December 15, 2015

UAB’s Community Health Innovation Awards fund four new projects

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CCTS CIA awardPrograms that stress job skills, mental health awareness, diet and wellness are the latest recipients of funding from the University of Alabama at Birmingham Center for Clinical and Translational Science’s Community Health Innovation Awards.  

CHIA is an annual grant competition open to local 501(c)(3) organizations in the Greater Birmingham area that enables participants to seek bold, creative solutions to health challenges their communities face. Applicants work with UAB experts and local businesses to propose and complete a project addressing a public health issue in their communities. Projects are supported by grant funding, ranging from $5,000 to $25,000, awarded by One Great Community, the community engagement arm of the CCTS.

“Now in its fourth year,” said Robert Kimberly, M.D., director of the CCTS, “One Great Community is so proud to continue to support the innovative ideas reflected in the variety of projects we see presented each year at the Community Health Innovation Awards. Several of our award winners have leveraged their initial funding to build their concepts for improving community health into sustainable efforts for better quality of life in their own backyards.”

This year’s grantees will be honored at a reception and check presentation ceremony from 5:30-7:30 p.m., Tuesday, Dec. 15, in the School of Public Health, Room 125.

The grantees are:

  • No More Martyrs: Mosaic Mental Health Awareness Project, $25,000; The Mosaic Mental Health Awareness Project will provide mental health awareness training — called Mental Health First Aid — through churches in the Birmingham area, as well as host on-site support groups for individuals living with or caring for someone with mental health concerns. The project will designate six churches in the Birmingham area to train pastors and church officials and offer monthly training open to all church members and the general public. The program will also offer monthly on-site support groups. The program intends to train 2,000 individuals in Mental Health First Aid and offer on-site support to at least 200 individuals.

  • Redemptive Cycles, $25,000: Redemptive Cycles is a nonprofit bicycle repair shop serving many downtown-based homeless missions by providing a means of transportation which is sustainable, economical, efficient and healthy for those community members living at the margins. The goal is to implement, expand and sustain Birmingham’s first Earn-A-Bike program, which would enable an individual with a self-declared economic hardship to exchange 12 hours of their time for a bicycle that is theirs to keep. During this time investment, recipients will learn basic bike mechanic skills, help out in the shop and become members of the growing Redemptive Cycles family.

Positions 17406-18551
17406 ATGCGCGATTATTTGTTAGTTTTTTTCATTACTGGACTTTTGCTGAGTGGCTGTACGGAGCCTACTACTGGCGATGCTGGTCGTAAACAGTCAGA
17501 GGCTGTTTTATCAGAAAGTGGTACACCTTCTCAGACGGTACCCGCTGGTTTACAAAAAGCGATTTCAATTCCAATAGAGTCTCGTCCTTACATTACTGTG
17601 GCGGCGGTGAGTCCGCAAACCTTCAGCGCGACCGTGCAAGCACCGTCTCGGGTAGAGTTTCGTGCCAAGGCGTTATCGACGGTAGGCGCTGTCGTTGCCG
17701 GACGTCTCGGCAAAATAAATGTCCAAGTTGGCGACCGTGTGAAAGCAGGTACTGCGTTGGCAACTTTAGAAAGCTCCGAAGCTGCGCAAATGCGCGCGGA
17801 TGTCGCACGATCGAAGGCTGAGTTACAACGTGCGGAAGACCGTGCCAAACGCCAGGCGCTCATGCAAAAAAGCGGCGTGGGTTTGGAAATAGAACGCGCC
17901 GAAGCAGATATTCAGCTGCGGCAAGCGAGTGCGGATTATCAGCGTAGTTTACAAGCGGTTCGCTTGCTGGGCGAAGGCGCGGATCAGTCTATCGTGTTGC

• Woodlawn High School and Jones Valley Teaching Farm, $17,000: Woodlawn Connection is a series of three neighborhood community health nights to be held in 2016. Students at Woodlawn High School will organize and plan the events, which will focus on health, wellness and diet. The evenings will feature cooking classes, entertainment and storytelling. The events will also offer targeted health screenings for hypertension and high glucose levels, complete with easy-to-use “take home” tools, educational materials, and connections to health providers that will help community members better understand and manage their health.

  • Bib and Tucker Sew-Op, $13,000; Bib and Tucker Sew-Op will teach machine sewing and design-based problem solving to single-parent families in Woodlawn. Four trainees will be recruited with help from Woodlawn YWCA’s Interfaith Hospitality House. Each will participate in 96 hours of instruction over a nine-month period. Bib and Tucker and the trainees will develop and manufacture a product for a client — a therapy tool for patients with dementia at UAB Highlands Acute Care for Elders unit. Participants will acquire sewing skills and client relationship skills.